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Six Scientists Swallowed Lego Heads To Establish How Long It Takes To Poop Out

What goes in must come out.


Rachael Funnell


Rachael Funnell

Writer & Senior Digital Producer

Rachael is a writer and digital content producer at IFLScience with a Zoology degree from the University of Southampton, UK, and a nose for novelty animal stories.

Writer & Senior Digital Producer

child swallowed lego

The researchers were brave. The Lego heads were even braver. Image credit: Ekaterina_Minaeva /

Pre-SHAT score. Post-SHAT score. FART score. You’d be familiar with these tests had you read Volume 55 of the Journal Of Paediatrics And Child Health. Why? Because in 2018, a group of researchers decided to find out how long it takes to poop Lego.

Six pediatric health care professionals took on the challenge in a study titled “Everything is awesome: Don't forget the Lego”. The brave volunteers had to pass three exclusion criteria to participate:

  • Previous gastrointestinal surgery
  • Inability to ingest foreign objects
  • Aversion to searching through fecal matter

Once they had their crack team of feces filterers, the researchers established participants’ normal bowel habits using the Stool Hardness and Transit score. Also known as the SHAT score. This was then compared against their SHAT score after they’d ingested the Lego head, giving them pre-SHAT and post-SHAT data points for analysis.

Lego heads swallowed, the race was on. Participants were required to search through their fecal matter in the hopes that one day they’d find that little yellow head smiling up at them. The time that took became the Found and Retrieved Time (FART) score.

In case these details have you staring incredulously at your phone, the trip down the human esophagus was necessary because, as any parent will tell you, kids love shoving things in their mouths. From six months of age to three years, children experience an early oral development phase that sees them exploring the world with their face holes. A crucial part in developing our senses, sure, but it also comes with the side effect of swallowed foreign objects.

Parents are understandably concerned when they believe their child to have swallowed something they shouldn’t have. Magnetic ball bearings are a particularly dangerous culprit, capable of perforating the bowel if they start to move. And who could forget the fable of the Astrophysicist who got magnets stuck up his nose trying to create a device that would stop people touching their faces during the COVID-19 pandemic?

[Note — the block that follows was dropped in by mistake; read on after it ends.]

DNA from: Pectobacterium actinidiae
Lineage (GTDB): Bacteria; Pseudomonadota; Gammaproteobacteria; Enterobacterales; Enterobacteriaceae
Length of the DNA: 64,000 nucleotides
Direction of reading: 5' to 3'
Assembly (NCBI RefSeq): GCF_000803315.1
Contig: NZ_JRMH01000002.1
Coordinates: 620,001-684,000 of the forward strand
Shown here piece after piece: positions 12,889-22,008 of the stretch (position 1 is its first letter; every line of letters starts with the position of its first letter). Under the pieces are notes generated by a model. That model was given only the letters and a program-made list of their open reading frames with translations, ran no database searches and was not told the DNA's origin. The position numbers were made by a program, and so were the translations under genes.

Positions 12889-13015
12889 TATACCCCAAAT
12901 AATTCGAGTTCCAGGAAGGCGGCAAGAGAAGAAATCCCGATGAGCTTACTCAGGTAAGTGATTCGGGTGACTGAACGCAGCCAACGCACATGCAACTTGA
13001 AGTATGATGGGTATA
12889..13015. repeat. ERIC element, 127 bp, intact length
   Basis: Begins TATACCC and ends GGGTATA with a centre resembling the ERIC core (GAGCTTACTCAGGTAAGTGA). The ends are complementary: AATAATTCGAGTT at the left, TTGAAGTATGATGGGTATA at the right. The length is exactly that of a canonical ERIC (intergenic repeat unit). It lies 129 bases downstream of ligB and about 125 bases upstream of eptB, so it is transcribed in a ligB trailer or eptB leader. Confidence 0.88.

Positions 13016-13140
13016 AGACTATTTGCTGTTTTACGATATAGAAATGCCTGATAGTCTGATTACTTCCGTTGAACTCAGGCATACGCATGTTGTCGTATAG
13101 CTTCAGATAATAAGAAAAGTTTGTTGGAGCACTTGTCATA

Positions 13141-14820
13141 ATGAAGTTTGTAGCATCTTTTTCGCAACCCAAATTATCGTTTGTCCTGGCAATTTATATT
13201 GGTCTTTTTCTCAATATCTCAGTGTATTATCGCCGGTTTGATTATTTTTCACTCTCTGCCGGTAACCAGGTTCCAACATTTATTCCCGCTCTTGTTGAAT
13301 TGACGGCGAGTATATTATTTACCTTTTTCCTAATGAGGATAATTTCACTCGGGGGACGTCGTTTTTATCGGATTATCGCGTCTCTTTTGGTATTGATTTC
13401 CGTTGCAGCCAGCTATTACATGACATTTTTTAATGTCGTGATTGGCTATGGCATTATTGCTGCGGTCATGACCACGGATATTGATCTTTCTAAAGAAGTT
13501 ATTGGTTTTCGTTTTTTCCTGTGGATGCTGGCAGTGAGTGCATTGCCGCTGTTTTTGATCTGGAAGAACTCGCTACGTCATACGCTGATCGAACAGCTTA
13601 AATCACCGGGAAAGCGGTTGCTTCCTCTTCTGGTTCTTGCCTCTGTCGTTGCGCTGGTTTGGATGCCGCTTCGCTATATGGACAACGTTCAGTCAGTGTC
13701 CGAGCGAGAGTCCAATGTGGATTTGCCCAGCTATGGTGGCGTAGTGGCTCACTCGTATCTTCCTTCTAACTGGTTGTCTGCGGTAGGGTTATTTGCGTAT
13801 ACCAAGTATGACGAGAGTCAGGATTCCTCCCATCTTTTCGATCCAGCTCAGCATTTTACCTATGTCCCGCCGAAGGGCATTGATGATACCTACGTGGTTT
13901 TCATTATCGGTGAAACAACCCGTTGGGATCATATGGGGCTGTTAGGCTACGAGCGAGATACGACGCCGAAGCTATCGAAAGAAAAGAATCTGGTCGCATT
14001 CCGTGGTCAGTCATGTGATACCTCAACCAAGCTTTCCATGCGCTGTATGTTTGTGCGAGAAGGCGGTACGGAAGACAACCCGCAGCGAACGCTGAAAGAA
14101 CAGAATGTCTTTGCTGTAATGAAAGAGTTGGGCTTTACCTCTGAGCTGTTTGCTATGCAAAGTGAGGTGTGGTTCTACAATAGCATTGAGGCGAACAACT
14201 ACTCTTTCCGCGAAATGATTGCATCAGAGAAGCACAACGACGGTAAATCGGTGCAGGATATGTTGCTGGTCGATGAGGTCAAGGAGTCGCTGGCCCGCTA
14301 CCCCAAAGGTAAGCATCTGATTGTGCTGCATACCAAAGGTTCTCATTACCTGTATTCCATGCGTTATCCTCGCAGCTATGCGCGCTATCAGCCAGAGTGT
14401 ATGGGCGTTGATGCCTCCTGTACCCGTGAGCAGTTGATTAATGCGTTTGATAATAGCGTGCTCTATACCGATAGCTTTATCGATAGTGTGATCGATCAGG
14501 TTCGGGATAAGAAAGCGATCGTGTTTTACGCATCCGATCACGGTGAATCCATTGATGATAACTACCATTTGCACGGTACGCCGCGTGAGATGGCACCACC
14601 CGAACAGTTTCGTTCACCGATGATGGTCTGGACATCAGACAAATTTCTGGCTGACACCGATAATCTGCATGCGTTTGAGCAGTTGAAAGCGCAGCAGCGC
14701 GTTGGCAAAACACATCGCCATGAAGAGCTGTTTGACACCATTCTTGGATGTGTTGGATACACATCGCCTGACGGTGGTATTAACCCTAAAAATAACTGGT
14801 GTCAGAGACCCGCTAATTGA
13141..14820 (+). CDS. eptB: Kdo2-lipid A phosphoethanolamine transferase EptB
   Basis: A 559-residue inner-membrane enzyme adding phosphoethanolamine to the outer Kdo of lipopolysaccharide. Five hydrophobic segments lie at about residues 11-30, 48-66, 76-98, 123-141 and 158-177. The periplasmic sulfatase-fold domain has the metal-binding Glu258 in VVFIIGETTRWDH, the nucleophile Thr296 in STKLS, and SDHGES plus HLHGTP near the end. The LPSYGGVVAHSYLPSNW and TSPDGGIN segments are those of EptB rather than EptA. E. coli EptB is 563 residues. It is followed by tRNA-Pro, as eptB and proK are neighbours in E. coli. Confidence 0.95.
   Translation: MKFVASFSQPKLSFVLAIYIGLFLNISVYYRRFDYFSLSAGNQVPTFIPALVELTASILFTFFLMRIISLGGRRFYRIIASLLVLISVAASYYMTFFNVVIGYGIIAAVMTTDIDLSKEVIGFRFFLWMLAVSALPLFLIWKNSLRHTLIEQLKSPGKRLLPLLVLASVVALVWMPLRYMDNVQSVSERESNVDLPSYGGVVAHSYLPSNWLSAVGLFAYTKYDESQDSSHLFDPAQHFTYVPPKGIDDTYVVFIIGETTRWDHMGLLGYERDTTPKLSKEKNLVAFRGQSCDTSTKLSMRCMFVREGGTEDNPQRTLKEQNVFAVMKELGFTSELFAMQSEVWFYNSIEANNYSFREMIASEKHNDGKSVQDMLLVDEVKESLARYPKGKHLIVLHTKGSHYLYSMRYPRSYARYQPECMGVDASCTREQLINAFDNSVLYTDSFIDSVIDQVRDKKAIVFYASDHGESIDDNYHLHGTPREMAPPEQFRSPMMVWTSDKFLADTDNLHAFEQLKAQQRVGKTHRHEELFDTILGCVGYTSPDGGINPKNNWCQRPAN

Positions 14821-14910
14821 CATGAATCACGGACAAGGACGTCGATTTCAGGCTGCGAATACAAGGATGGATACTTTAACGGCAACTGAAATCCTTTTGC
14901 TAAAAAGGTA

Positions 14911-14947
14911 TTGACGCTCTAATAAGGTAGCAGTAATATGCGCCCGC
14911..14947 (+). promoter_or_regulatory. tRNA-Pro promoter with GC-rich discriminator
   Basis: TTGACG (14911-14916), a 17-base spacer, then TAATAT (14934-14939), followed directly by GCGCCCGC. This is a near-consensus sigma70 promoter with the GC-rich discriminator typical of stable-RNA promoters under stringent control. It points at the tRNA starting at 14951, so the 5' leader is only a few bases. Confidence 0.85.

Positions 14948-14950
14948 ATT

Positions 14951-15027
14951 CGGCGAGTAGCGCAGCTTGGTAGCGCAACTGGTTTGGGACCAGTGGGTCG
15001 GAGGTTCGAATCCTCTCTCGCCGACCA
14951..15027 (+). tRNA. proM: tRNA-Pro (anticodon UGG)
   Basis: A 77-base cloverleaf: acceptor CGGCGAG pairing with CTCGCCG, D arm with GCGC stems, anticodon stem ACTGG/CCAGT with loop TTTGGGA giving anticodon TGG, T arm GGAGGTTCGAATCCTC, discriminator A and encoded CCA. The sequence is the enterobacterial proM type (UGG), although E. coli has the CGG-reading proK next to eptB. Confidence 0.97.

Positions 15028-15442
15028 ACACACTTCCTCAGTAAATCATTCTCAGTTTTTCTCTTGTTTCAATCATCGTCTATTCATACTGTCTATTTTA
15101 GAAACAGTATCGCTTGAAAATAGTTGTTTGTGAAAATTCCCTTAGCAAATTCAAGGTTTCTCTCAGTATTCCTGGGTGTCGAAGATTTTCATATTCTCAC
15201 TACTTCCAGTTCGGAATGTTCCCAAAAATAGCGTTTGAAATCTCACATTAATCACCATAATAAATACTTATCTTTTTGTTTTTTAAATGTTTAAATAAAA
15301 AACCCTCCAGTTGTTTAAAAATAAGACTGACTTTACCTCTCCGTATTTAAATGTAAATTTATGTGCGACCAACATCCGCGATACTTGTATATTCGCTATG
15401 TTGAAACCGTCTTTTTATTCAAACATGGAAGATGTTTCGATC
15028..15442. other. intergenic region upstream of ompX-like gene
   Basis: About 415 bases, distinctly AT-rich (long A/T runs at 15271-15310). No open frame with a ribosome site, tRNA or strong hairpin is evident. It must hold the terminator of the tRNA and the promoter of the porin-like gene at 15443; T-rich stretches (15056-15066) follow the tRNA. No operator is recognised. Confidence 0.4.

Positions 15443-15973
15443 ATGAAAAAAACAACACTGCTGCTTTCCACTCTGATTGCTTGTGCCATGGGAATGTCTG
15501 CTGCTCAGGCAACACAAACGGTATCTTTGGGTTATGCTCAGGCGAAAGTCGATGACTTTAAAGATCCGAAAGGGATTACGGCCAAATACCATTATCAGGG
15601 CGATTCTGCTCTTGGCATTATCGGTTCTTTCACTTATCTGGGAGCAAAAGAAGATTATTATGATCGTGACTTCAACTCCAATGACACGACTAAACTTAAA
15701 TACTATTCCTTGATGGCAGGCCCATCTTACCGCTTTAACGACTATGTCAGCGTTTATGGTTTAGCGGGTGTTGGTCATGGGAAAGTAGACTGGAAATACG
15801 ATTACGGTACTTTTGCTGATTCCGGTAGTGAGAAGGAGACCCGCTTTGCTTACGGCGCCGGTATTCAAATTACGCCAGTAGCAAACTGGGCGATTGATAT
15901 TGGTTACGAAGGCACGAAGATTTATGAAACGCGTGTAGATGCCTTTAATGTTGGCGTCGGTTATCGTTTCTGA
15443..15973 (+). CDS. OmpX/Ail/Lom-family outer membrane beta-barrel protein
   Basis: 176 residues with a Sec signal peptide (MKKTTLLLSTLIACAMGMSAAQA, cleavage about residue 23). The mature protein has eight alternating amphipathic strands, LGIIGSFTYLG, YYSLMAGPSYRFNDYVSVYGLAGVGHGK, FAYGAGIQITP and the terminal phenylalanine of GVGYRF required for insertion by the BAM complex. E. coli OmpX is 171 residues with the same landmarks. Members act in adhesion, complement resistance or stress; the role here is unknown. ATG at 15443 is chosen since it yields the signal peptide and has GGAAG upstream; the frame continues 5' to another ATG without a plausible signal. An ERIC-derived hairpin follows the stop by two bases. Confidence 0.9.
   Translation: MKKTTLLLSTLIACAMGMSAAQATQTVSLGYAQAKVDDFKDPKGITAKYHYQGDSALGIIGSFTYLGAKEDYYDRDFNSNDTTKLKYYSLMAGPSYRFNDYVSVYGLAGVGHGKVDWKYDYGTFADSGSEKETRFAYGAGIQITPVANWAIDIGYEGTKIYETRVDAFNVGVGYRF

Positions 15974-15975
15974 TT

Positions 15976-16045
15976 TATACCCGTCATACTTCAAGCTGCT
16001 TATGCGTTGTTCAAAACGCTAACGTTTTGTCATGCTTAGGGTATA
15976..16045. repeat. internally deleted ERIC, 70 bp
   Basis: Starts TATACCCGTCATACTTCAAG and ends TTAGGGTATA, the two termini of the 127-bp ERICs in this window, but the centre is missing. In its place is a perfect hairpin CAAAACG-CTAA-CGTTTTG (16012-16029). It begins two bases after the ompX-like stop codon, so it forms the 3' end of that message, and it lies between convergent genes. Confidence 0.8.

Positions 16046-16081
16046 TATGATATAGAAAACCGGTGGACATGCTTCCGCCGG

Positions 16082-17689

how long to poop out a lego
The Lego heads went where countless Lego heads have gone before: on a trip down the human digestive tract. Image credit: G Leo, © 2018 Paediatrics and Child Health Division (The Royal Australasian College of Physicians)

Surgery may be required in the case of objects that are potentially dangerous, but when it comes to more innocuous things like a piece of Lego, medical intervention may be unnecessary. Establishing this requires gaining a scientific understanding of how long it takes for Lego to pass through the human digestive tract, welcoming to the world the SHAT and FART scores.

It took an average of 1.71 days for the Lego head to exit the body, with a varied FART score between 1.14 and 3.04 days. The researchers also note that “females may be more accomplished at searching through their stools than males”, adding this “could not be statistically validated”. Presumably, this is referring to the fact that one male volunteer never found their Lego head. Whelp.

While the researchers note that it’s possible the transit time in a child’s comparatively shorter bowel may be fundamentally different from an adult, there’s not much in the literature to suggest it would be. If anything, a kid is likely to see their blocky pal much sooner than an adult.

The findings are intended to be a reassurance for worried parents that lost Legos will probably pass through a child’s digestive system unnoticed, as well as saving them the dirty job of painstakingly picking through poo for MIA Legos. 


"If an experienced clinician with a PhD is unable to adequately find objects in their own stool, it seems clear that we should not be expecting parents to do so,” they concluded, adding that the approach has some limitations, but also some perks.

“The population studied could not be blinded to the study outcomes as we felt it was unfair on the authors' partners or colleagues to search through their waste products. We also recognise that the Stool Hardness and Transit score is not a perfect surrogate for underlying bowel pattern, but the fact that participants can SHAT themselves without specialist knowledge makes it an inexpensive tool.”

The study is published in the Journal of Paediatrics and Child Health.


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